Moving on to the last picture:15036443_10211564257568745_2263287339103154607_n

This picture, supplied by Shelley Edwards, is taken from almost the same spot as the first picture featured above, only looking in the other direction towards the junction of Bignold and Parr Road. You can see by the trees that this picture was taken some time later than the one with those road-laying gents and their steam-powered machinery. The real clue to the age of this photograph is what I can only assume is the ARP surface-shelter sat on the opposite side of the road and by the northernmost end of the now completed (but rather over-grown-looking) decorative gardens. This tells me that this picture was taken in either in the early 1940’s or most likely just after the War. I’m sure I read somewhere that these shelters had stripes painted on the sides to help people find them in a hurry the dark; however, these seem to be absent from the sides of the probable shelter this photograph. Either way, the tree-heights tie in nicely with some other 1940’s pictures I’ve seen taken along Drayton Road so I’m not too far out either way.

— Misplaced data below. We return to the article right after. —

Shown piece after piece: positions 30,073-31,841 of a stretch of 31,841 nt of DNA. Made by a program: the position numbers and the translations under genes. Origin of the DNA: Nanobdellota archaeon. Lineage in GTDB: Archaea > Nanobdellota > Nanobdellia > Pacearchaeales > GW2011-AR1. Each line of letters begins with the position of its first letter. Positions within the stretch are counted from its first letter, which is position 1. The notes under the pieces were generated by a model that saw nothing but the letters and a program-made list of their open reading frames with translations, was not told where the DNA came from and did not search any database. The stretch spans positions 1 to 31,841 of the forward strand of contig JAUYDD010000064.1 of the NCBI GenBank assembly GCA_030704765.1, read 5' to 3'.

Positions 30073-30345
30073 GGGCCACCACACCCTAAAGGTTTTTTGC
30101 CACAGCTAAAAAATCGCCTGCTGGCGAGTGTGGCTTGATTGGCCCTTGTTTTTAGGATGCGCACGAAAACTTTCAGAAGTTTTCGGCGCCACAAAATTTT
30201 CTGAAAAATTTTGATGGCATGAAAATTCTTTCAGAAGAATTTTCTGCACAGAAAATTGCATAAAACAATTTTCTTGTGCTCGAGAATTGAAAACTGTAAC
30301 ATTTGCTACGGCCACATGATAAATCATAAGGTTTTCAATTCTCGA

Again, this image hasn’t changed a great deal over the years; admittedly there is NO traffic apart from the two cyclists heading North-West towards Parr Road and the verges look in pristine condition compared to how they are today, but you can see the beginnings of the verge-parking problem that is currently destroying the aesthetics of the green parts of the Estate today. A car is parked by one of the trees about 50 meters beyond the Air Raid Shelter. If only they knew what they had started! On a selfish note I just wish the photographer would have wandered a couple of hundred meters further up and taken a picture looking towards the Galley Hill Pub which in turn would have had my family home in the shot. Still you can’t have everything.

Anyway, I hope you have enjoyed these three photographs as much as I have and thanks for reading.


2 thoughts on “Drayton Road

  1. Thanks for posting this, especially the photo of the parade of shops. My grandparents had a drapery shop there in for a short while in the 1930s (Arthur and Theresa Homes) and Arthur’s brother (I think it was Sydney) kept the post office next door. My mother remembers sitting on the doorstep playing with a doll with her cousin.